An emergency grant from the Texas Department of Agriculture is allowing four Texoma towns to dig wells in an effort to supplement their dwindling water supplies.
Haskell, Goree, Knox City and Munday were all approved for emergency grants which are worth $350,000 each.
Munday City Administrator Ricky Ake says the wells won't fix their drought crisis but they will ensure every drop continues to count.
Ake says Munday is suffering the consequences of the devastating drought just like every other city and town throughout Texoma.
He says its main water source, Miller Creek Reservoir, is at a dangerously low level.
Ake hopes two to three wells that will be drilled just outside town thanks to an emergency grant will contribute to the city's water source.
"It will supplement the water, the drinkable potable water, that we are being able to get now," Ake says.
However, Ake says he knows wells are a gamble.
"You drill wells at times and there is nothing there," Ake says.
In addition, Ake knows they won't produce enough water to reverse the effects of the drought.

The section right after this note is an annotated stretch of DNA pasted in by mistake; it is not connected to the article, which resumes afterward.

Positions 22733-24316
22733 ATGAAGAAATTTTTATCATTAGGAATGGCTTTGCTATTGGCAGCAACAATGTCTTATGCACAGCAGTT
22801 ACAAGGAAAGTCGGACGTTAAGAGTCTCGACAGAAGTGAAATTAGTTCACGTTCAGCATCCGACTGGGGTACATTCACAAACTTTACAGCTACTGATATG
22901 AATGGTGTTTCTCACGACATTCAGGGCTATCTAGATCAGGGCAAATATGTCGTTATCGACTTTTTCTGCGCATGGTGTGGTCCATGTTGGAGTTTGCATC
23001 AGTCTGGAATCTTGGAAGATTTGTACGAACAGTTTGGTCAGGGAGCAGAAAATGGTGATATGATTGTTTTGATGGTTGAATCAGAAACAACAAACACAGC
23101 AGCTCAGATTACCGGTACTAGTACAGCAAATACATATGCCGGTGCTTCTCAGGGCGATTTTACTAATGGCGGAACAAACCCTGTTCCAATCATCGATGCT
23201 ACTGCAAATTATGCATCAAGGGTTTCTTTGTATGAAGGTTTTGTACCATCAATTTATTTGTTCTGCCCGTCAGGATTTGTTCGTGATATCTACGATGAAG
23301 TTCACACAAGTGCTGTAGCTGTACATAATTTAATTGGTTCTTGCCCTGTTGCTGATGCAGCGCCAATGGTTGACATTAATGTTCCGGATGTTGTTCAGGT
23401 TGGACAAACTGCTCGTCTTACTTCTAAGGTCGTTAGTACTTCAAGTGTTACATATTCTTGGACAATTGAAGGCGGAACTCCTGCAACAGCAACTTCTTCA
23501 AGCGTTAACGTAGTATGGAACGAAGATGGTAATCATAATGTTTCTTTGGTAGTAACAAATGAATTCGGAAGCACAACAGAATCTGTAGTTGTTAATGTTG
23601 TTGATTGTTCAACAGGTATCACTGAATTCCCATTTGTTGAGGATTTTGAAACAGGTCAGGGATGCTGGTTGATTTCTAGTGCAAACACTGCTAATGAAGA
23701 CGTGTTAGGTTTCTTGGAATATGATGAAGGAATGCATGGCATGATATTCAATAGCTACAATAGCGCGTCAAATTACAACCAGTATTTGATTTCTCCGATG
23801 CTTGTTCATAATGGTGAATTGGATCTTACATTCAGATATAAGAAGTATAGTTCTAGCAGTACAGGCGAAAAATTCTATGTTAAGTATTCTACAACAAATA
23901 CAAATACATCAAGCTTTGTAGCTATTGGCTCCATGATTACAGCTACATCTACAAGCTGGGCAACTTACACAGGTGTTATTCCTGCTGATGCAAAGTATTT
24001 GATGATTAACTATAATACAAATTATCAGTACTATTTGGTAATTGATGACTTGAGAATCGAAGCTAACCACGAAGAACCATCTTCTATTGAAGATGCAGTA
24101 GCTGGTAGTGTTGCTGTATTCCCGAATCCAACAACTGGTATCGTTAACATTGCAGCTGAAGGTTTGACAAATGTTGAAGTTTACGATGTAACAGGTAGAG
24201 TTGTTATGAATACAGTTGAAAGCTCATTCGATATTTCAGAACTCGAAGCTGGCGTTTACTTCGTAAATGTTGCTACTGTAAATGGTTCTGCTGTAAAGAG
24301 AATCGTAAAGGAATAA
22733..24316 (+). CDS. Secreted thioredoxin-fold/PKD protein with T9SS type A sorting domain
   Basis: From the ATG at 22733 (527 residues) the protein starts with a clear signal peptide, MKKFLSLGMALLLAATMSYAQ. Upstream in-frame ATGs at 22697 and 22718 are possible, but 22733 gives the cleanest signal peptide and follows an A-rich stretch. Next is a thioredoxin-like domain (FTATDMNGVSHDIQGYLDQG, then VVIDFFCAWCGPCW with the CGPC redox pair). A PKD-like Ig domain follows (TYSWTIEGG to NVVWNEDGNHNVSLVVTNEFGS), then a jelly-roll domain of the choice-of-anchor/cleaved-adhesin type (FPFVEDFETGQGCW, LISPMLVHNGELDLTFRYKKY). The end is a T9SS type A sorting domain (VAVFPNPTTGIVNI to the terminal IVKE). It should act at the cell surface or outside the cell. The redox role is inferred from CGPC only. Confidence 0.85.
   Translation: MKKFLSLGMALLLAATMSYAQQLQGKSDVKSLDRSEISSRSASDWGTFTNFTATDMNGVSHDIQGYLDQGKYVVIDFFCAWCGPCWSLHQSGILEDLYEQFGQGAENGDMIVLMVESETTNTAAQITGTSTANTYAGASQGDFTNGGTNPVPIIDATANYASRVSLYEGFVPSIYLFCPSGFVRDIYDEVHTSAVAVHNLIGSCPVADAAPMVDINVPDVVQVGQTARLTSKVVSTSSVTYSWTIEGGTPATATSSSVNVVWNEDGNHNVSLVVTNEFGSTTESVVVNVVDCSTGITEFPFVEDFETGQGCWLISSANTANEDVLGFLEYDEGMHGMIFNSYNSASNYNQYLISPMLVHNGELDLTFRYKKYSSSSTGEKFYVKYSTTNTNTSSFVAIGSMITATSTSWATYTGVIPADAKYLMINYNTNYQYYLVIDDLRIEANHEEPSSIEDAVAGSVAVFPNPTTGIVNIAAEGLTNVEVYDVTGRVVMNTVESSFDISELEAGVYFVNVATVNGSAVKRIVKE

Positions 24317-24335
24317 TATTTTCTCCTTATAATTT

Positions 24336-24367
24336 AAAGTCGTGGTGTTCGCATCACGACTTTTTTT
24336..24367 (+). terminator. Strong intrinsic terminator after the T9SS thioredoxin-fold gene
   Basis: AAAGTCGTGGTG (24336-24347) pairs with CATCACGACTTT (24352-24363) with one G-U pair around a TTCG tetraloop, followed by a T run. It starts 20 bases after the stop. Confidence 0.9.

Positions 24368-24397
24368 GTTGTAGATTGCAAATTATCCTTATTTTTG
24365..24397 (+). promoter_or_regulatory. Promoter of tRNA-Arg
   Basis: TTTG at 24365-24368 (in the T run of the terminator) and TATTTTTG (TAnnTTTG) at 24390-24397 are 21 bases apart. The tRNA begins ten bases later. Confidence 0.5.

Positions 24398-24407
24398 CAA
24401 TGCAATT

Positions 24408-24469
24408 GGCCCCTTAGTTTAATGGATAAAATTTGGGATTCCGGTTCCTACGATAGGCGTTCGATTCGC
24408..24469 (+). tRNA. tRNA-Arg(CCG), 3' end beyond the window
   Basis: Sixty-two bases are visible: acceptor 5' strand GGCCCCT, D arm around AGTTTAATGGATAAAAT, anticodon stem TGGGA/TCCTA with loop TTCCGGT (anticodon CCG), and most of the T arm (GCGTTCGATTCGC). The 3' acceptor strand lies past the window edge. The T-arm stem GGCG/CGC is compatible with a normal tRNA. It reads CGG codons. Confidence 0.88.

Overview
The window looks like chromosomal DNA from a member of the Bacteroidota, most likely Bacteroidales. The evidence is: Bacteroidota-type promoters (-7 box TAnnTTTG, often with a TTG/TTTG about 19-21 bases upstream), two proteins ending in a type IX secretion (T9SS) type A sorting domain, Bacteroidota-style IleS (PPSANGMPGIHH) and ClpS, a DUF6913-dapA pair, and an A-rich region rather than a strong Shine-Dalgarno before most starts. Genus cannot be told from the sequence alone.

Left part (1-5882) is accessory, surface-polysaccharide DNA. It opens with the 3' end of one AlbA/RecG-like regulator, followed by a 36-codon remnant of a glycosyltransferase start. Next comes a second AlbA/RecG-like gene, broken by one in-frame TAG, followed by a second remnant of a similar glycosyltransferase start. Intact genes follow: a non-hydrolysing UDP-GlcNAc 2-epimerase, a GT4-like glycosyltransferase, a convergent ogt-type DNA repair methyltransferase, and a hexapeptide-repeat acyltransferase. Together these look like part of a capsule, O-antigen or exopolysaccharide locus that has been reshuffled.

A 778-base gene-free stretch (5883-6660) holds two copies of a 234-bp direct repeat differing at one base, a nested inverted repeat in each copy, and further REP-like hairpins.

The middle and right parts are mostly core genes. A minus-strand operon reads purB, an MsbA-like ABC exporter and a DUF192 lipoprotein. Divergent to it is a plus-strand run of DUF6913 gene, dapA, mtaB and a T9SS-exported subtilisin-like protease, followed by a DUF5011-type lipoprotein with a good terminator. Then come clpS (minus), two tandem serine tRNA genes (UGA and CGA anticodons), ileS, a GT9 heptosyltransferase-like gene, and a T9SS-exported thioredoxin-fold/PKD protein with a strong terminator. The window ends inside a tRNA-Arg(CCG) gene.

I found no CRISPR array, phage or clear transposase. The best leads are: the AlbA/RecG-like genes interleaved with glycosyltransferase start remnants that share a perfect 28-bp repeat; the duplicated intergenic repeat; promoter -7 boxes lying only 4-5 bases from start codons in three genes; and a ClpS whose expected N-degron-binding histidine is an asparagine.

"The wells are basically a stop cap," Ake says. "They're a band-aid on the situation. They're something to get us through another year and a half or two years."
The impact of the ongoing drought is clearly visible at Miller Creek as Ake says the reservoir sits at 11% capacity.
Unfortunately, he says only about half of that is usable.
"The last 5% of it that's there... we can get it into the pump stations but as far as being able to disinfect it, clean it, make it right for drinking, it'll probably cost you more money then it would be worth," Ake exclaims.
It's a precious resource he hopes like so many others, is finally replenished with a great deal of much needed rain.
Ake says through the emergency grant, Knox City will receive two wells, Goree will get one and Haskell will get two or three.
Ake says Munday residents are also doing their part.
He says water customers are using about 100,000 gallons a day, down from 2230,000 gallons a day.